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2012 london olympics

The Women's Gymnasts Grab the Gold

Alexandra Raisman, Jordyn Wieber, Mc Kayla Maroney and Kyla Ross of the United States celebrate during the final rotation in the Artistic Gymnastics Women's Team final on Day 4 of the London 2012 Olympic Games at North Greenwich Arena on July 31, 2012 in London, England. Woo-hoo!

It's been 16 long years in the desert since the Magnificent Seven in 1996, but at long last, the Olympic women’s team gold medal is back in the possession of the United States. The U.S. Women did what no American team has ever done before: They grabbed the lead in qualification, and never relinquished it. And they did it by beating Russia by five points. (If that sounds like a lot, it is).

The Americans began by dominating on vault. Doubts about Jordyn Wieber's ability to bounce back from her shocking all-around elimination were erased immediately; after walking into the arena laughing and smiling with her teammates, she kicked the session off with one of the best vaults she's done all year. McKayla Maroney was brought to these games to perform one single vault, her specialty, and she made the most of it, hitting one of the most perfect Amanars (two-and-a-half twists from a round off onto the board) ever seen in the sport. Maroney scored an unprecedented 9.733 in execution, the highest execution score in an Olympic games since the removal of the 10.0. Not a bad start.

In rotation two, Russia put up a fight on their own strength, the uneven bars. A stuck dismount from Viktoria Komova capped off an excellent rotation for the Russians, who desperately needed to play catch up to team USA after vault. The United States needed only to survive uneven bars, their weakest event, but despite a hit routine from Gabby Douglas, Russia closed the gap. The U.S. lead was cut to just four tenths of a point. 

Next came the balance beam, the same event that dashed the USA’s gold medal hopes in Beijing … but not today. Kyla Ross (the team’s youngest member) led off with a terrific routine, and she knew it: Afterwards, she hugged coach Jenny Zhang Ross with tears in her eyes. Douglas silenced those who have doubted her consistency as she hit a rock solid set. The Russians, meanwhile, struggled. The stage was set for the last rotation.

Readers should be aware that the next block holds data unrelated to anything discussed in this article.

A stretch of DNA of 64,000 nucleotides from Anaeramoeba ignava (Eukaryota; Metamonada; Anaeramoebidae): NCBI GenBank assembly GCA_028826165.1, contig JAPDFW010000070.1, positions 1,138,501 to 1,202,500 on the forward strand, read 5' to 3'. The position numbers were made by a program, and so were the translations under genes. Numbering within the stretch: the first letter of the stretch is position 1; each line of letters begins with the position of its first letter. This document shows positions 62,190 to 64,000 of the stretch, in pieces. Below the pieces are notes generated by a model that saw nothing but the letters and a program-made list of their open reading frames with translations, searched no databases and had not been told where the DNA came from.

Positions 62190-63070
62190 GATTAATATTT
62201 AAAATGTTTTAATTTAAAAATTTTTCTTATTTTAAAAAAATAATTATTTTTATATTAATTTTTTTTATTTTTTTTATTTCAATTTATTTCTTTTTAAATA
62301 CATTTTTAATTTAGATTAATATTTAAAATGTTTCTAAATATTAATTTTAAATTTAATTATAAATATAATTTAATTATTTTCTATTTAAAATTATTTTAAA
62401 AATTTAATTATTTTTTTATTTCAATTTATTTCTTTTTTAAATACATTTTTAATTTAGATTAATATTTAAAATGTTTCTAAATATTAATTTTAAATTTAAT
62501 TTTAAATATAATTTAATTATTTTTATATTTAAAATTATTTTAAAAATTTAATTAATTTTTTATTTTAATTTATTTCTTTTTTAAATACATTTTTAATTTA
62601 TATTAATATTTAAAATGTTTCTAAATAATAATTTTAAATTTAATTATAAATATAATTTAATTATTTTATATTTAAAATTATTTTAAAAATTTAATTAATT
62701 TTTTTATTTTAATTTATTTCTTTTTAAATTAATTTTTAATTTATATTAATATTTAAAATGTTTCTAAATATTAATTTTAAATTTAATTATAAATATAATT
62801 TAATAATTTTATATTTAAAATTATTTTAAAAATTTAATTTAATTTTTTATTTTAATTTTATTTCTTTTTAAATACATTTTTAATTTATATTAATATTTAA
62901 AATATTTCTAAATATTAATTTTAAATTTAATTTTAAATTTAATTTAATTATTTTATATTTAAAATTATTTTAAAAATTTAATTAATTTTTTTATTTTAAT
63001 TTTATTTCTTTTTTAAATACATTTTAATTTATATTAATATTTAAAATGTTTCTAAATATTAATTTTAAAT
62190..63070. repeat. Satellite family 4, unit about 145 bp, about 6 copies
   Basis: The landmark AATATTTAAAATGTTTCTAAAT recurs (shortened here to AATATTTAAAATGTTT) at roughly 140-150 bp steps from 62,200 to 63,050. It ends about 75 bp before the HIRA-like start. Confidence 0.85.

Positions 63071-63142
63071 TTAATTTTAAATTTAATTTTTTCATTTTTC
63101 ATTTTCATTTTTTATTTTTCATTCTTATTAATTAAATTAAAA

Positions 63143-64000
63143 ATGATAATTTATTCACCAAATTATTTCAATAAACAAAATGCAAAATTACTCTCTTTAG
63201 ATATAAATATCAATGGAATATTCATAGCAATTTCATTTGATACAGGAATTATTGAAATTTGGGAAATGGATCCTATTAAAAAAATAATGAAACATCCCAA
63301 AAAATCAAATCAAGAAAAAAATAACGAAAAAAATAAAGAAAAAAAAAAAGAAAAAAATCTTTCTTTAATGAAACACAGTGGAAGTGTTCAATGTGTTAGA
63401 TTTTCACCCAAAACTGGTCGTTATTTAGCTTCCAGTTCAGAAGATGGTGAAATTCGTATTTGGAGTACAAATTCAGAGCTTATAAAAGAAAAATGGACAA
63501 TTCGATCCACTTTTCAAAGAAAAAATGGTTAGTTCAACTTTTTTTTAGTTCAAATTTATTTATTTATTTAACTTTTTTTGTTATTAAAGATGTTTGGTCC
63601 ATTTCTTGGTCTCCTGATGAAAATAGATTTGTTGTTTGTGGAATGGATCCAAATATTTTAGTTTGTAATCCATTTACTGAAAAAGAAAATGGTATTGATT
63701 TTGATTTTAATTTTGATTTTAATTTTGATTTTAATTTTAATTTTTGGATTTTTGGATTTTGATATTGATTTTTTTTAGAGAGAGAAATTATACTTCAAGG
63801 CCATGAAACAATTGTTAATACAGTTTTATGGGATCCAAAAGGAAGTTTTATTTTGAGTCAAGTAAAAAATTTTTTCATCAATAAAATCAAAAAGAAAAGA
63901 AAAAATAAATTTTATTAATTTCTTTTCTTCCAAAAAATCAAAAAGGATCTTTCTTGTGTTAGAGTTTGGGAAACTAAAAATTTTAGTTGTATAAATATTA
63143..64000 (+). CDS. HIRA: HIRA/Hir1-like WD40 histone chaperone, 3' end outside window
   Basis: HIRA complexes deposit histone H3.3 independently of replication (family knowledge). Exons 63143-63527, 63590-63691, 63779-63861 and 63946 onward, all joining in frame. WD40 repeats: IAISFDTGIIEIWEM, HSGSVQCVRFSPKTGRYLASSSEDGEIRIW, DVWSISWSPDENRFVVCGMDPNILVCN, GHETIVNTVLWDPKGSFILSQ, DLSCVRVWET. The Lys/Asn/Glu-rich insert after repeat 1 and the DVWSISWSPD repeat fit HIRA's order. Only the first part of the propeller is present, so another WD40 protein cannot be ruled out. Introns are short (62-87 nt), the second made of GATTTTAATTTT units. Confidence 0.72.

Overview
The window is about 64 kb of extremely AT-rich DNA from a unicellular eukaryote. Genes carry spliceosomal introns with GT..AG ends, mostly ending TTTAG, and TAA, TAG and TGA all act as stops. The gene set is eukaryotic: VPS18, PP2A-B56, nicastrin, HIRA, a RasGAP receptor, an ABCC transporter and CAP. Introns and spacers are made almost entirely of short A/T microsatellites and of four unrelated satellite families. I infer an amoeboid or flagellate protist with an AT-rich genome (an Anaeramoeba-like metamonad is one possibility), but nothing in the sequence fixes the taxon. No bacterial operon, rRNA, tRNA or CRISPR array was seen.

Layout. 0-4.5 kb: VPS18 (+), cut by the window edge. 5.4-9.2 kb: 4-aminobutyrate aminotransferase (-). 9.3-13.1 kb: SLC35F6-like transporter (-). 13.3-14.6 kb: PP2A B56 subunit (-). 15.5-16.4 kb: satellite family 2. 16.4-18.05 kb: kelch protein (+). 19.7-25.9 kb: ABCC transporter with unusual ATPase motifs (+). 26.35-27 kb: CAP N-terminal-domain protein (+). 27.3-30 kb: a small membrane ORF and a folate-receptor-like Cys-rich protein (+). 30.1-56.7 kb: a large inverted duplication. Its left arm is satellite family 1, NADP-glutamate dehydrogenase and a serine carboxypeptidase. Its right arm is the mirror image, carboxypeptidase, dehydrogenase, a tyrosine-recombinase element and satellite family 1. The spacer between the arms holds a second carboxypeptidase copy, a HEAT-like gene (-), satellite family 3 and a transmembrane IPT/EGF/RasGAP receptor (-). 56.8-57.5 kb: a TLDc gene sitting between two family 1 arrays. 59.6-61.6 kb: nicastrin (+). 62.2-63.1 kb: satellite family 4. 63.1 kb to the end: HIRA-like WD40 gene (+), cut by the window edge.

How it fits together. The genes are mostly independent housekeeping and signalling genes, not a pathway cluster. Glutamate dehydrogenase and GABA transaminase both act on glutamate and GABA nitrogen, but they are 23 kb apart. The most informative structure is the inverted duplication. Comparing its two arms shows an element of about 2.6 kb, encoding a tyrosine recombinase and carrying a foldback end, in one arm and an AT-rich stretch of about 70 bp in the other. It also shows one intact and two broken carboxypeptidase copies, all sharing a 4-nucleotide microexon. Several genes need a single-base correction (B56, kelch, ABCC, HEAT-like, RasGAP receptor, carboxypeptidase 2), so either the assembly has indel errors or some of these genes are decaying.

As China slipped away, America and the Russia moved to floor for the final showdown. It would be a blowout: Russia fell apart, thanks to a massive error from Anastasia Grishina and disaster for current world floor champion Ksenia Afanasyeva, who crumbled to a heap after her final tumbling pass. The Russian team sat dejected and in tears.

Then the Americans took to the floor, and they brought home gold. Wieber not only hit, she put on a show, smiling throughout her routine and sticking nearly every tumbling pass. The final competitor was team captain Aly Raisman, and as the crowd clapped along to “Hava Nagila,” she brought the house down. When Raisman made her final salute to the judges, she was already in tears.

The five American teammates (dubbed the Fab Five by fans) held hands as they waited for the scoreboard to make it official. When the score came up, they wrapped each other in a celebratory, golden embrace.

Russia finished in a distant second place, as Romania continued their incredible Olympic tradition and grabbed the bronze for their 10thconsecutive Olympic team medal. The defending Olympic champions China finished in fourth place.

Between winning world championships last year and now the Olympics, this U.S. team has hit 56 out of 56 routines, never falling once. Today, they are Olympic champions. They very well might be remembered, ultimately, as the best of them all.

Lindsey Green is writing about Olympic gymnastics for The Sports Section. You can e-mail her at Lindsey@ti14th.com.

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Photo: Ronald Martinez/Getty Images